Now the notion of condition has always impacted the value of a record but in recent years it’s gotten quite extreme to the point where I find it quite laughable, discovering perfectly wonderful and quite rare records showing up in bargain bins simply because of a relatively minor imperfection of some sort (some of you reading this may have seen my periodic “bargain bin therapy” social media posts on this topic). I’m not complaining about this — and this is really more of a heads up to collectors who may be on a budget to keep their eyes open! — but it is yet another curious piece to this puzzle-of-a-sort I’m discussing here…
Case in point: a year or so back I was at a flea market, waiting for my turn at a crate of albums from a vendor. There were two other collectors in front of me and at least one aggressive eBay flipper dude who was first in line and who grabbed most of the low hanging — mostly Blue Note — fruit. By the time I got to the box “all” that was left for me was a pretty lovely copy of Charles Mingus’ 1959 classic LP Ah Um on the original six eye stereo Columbia Records label. I got it for five dollars.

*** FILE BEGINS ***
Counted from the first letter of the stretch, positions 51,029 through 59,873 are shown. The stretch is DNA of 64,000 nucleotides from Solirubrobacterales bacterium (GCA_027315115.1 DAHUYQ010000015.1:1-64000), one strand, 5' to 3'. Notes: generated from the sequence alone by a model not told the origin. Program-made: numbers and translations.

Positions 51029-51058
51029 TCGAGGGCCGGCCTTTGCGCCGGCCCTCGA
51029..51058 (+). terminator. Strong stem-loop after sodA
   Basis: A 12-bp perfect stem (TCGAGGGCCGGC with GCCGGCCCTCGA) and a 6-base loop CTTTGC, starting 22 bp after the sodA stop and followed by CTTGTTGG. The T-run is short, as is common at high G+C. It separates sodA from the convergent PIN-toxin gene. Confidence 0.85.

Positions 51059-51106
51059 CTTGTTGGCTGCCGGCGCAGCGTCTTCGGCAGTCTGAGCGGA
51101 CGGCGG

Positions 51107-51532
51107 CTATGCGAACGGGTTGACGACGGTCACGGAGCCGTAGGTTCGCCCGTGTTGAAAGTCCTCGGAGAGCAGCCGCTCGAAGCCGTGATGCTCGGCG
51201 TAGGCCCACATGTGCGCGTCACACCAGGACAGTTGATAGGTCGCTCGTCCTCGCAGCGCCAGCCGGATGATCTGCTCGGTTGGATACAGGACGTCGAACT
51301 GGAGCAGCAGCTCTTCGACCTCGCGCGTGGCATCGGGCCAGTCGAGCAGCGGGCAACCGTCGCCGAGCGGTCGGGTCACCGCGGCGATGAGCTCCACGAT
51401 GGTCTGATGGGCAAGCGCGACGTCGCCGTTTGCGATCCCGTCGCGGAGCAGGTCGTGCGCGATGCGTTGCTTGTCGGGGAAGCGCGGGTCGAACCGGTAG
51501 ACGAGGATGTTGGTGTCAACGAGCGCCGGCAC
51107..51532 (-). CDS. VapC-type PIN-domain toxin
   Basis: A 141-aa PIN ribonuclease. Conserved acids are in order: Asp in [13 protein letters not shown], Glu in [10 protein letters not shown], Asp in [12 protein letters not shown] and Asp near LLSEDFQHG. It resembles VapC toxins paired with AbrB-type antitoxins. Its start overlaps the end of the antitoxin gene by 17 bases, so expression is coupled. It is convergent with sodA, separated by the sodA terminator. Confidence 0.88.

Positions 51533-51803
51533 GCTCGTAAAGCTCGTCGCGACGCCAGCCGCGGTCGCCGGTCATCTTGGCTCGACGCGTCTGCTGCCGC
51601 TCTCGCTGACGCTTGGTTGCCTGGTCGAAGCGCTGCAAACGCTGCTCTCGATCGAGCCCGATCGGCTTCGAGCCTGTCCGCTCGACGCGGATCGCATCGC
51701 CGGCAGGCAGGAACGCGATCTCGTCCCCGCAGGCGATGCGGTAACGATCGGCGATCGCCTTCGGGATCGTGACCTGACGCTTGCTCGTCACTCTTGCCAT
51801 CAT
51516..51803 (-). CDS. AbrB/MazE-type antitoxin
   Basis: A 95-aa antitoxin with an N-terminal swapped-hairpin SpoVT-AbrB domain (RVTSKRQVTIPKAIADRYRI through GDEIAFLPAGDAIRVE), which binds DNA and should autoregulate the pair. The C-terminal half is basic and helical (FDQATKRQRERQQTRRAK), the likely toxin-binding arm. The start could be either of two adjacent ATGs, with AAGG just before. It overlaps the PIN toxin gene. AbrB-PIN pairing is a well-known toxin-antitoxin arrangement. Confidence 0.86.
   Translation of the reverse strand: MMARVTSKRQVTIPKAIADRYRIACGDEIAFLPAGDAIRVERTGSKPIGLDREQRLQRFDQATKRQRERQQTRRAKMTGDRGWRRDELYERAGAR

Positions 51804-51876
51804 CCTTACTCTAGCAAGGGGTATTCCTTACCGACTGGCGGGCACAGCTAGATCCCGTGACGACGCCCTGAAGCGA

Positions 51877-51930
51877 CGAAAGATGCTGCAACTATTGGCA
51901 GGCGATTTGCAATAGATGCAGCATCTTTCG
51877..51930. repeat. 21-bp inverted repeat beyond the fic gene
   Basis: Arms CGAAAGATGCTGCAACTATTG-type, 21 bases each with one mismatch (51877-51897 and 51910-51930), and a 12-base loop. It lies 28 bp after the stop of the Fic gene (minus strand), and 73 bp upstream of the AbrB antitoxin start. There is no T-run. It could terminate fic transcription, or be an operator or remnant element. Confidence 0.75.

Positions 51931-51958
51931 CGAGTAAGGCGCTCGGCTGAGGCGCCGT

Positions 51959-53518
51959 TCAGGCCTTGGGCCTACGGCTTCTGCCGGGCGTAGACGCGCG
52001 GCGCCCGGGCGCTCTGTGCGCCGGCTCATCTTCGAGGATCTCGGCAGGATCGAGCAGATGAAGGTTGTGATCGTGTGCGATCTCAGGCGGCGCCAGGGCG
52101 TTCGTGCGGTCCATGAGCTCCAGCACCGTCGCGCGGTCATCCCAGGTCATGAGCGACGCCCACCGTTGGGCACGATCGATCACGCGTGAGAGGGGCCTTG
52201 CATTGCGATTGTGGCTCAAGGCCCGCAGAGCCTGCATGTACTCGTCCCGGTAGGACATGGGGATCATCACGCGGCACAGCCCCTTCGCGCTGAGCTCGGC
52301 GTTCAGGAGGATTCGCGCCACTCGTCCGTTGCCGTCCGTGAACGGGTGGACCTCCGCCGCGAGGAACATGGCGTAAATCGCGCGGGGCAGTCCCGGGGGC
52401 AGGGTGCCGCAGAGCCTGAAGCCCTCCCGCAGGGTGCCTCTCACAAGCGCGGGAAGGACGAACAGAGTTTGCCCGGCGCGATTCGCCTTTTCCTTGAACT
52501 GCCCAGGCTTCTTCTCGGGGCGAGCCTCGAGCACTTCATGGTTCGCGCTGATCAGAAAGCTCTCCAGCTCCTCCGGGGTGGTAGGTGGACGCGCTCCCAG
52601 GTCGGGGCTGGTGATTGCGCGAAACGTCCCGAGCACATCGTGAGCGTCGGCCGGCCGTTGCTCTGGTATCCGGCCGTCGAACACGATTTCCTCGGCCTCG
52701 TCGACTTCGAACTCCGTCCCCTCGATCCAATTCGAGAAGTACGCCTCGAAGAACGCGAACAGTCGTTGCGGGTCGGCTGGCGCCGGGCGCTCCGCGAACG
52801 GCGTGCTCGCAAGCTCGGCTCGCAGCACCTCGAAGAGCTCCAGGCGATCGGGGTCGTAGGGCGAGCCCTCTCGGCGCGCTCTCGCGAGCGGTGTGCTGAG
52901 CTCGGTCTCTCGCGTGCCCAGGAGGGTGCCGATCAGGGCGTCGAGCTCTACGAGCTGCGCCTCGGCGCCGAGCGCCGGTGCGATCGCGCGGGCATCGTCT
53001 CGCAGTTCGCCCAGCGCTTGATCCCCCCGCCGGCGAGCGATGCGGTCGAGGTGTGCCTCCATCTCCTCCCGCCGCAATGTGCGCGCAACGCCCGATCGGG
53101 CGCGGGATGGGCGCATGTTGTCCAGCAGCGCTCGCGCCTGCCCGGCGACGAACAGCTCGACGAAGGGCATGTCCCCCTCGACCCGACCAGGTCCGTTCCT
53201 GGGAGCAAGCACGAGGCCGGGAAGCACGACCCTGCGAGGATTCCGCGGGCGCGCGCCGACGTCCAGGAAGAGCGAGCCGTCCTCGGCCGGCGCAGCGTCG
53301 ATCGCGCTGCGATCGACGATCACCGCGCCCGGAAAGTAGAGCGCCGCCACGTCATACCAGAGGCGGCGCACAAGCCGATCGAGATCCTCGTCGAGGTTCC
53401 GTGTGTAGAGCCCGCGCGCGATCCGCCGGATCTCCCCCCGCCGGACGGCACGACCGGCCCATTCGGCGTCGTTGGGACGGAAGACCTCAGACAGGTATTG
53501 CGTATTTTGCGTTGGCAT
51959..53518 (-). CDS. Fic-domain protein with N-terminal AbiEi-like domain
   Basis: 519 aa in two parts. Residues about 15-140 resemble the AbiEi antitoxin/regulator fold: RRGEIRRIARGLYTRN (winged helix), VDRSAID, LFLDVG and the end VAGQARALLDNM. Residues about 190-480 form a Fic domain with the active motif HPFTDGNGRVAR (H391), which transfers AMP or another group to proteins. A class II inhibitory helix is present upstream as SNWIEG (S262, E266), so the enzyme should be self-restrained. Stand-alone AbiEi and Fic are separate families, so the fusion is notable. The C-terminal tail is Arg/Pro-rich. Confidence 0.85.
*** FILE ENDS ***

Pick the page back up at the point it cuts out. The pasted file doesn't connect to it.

Yes the cover had a little stain on it which cleaned off very easily and I had to wash the album the album (something I do sometimes even with new releases), but it plays beautifully. And, yes, it has a little visual scuff on it that doesn’t impact the sound. In this kind of playable condition it’s easily a $100 album if I wanted to “flip” it (but I don’t as it is a prized record in my collection now!). Yet, consider how two collectors and an aggressive dealer before me overlooked this album because it wasn’t a Blue Note or it wasn’t “perfect.” Or perhaps they just didn’t know what they were doing! Either way, I walked away excited and happy!
Again, it is a curious thing, all this… I think.
Anyhow, this topic has been brewing in the back of my mind for some time so I figured I’d put it all down inall its rambling sprawling — and perhaps not as focused as it might be — glory, to share with you, Dear Readers, as food for thought.
Hoping you find all the albums of your dreams while you are out in the wilds looking for lost treasures. Happy hunting!